After reading Barb Darrow’s post earlier today asking the question “What about Bill?” in the Microsoft transition, I immediately recognized what happened and quickly commented on Google+. But I wanted to take those notes and expand a little further here, because I have always had a keen interest in organizational strategy and culture, and especially how corporate cultures are set through executive action.
First off, I don’t know if Satya Nadella is the best possible pick as Microsoft’s new CEO, so I’ll leave that to the “analysts” out there (although he looks like a pretty darn good choice to me). But one thing struck me about announcement: it’s brilliant in its almost Machiavellian construction.
Here’s how this delicate-yet-strong power transition works:
- As everyone expected, Ballmer is now 100% out of the picture, which is good because he was rocking the boat too much with his overly-emotional and disruptive monkey-dance style. There was never going to be a role for him going forward because he has only one volume setting (11) and he can be a loose cannon in interviews.
- Meanwhile Gates is removed from the Board Chairman seat and he’ll now “help” Nadella with the transition and participate in product innovations. This is undoubtedly the joint work of the Board and Nadella, who expertly crafted a way to both keep Gates around long enough but also politely escort him out of the executive suite. Gates’ power is now deeply neutered so the Board can discuss matters without him second-guessing them. Whether the Board can really guide the company effectively from here is debatable, but at least they don’t have to play second fiddle to a legendary founder with whom they just can’t compete.
- Nadella has neatly cloaked himself in the Gates shadow by pulling Gates into his own orbit and putting Gates into an active — but not too active — and temporary role as “advisor” to Nadella and selected product teams. This is a way to dazzle the long-time Microsofties with the sparkly goodness of Gates and show that Nadella is the true chosen successor — all while Nadella consolidates power and starts to turn the ship.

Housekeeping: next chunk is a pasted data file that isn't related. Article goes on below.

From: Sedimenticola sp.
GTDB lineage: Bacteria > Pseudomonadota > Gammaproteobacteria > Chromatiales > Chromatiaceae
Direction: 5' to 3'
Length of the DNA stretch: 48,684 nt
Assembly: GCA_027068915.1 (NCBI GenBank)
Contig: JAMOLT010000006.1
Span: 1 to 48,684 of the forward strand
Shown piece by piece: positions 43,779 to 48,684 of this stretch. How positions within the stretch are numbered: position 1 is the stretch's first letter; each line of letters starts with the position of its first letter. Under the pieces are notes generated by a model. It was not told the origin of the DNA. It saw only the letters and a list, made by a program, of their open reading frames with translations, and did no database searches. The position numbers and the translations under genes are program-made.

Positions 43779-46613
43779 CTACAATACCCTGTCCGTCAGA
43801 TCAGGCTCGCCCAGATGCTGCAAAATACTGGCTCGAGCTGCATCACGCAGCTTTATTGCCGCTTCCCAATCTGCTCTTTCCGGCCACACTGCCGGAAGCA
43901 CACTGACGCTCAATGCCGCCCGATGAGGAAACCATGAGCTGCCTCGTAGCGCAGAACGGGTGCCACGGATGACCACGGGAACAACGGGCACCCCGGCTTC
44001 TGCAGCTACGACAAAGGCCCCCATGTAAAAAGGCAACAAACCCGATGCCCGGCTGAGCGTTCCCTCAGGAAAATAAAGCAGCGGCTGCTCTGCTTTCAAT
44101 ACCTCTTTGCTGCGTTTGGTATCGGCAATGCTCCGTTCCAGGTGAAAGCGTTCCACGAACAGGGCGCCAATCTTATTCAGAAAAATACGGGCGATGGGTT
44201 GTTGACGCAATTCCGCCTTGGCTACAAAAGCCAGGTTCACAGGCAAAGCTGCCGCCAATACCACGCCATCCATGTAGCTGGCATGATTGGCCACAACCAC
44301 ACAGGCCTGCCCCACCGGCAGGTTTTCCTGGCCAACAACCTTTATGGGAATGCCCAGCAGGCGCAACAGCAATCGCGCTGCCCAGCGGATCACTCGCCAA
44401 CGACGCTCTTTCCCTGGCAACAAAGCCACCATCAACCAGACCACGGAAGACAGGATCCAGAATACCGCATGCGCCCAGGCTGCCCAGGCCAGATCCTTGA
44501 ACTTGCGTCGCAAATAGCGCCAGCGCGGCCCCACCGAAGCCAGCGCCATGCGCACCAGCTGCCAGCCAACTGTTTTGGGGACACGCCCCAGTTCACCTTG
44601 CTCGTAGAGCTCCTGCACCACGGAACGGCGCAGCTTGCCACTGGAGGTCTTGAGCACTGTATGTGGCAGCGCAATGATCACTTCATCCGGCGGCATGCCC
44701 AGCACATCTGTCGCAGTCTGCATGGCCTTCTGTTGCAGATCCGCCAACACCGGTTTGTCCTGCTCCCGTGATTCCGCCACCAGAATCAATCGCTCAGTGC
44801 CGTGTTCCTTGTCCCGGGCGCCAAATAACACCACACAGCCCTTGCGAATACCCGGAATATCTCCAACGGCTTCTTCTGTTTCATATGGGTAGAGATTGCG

- The icing on the cake for Nadella, the Board, and hopefully customers? Gates’ temporary participation is focused on fostering a new culture the Board knows they desperately need: a culture of innovation. Microsoft has blown it on multiple tech revolutions for years, and they need to find the next wave or just drown. Bringing in a legend to work for the new CEO sends a clear message to everyone in the company: help us innovate or hit the bricks, no matter how much money you’ve got.
Going forward, it doesn’t much matter whether Gates actually does anything of technical or product value for Microsoft. His primary value now is being the poster boy for innovation. If he doesn’t deliver much, no big deal — he can fade nicely into Microsoft history and guide the amazing work the Bill & Melinda Gates Foundation is doing. He just can’t sit on the Microsoft Board anymore, telling everyone how he did it in 1995.
This CEO transition strategy really is remarkable. It’s done two seemingly impossible things at the same time: It’s gotten Gates out of the way without setting up a series of narratives that compare Gates and Nadella ad infinitum. And I’ll bet you a tiny fraction of Gates’ fortune that he’s actually cool with it. It relieves him of a lot of pressure to deliver results in a company that he’s not really been running for a very long time. He can spend a year or so hanging out at Microsoft part-time, and slip away.
The Microsoft Board has really set the tone for the next 10 years with three simple messages:
- We love the company Gates built and the legacy he’s leaving us.
- But Nadella is our guy now, so listen to him.
- And you all better get to innovating right away. There’s no time to lose.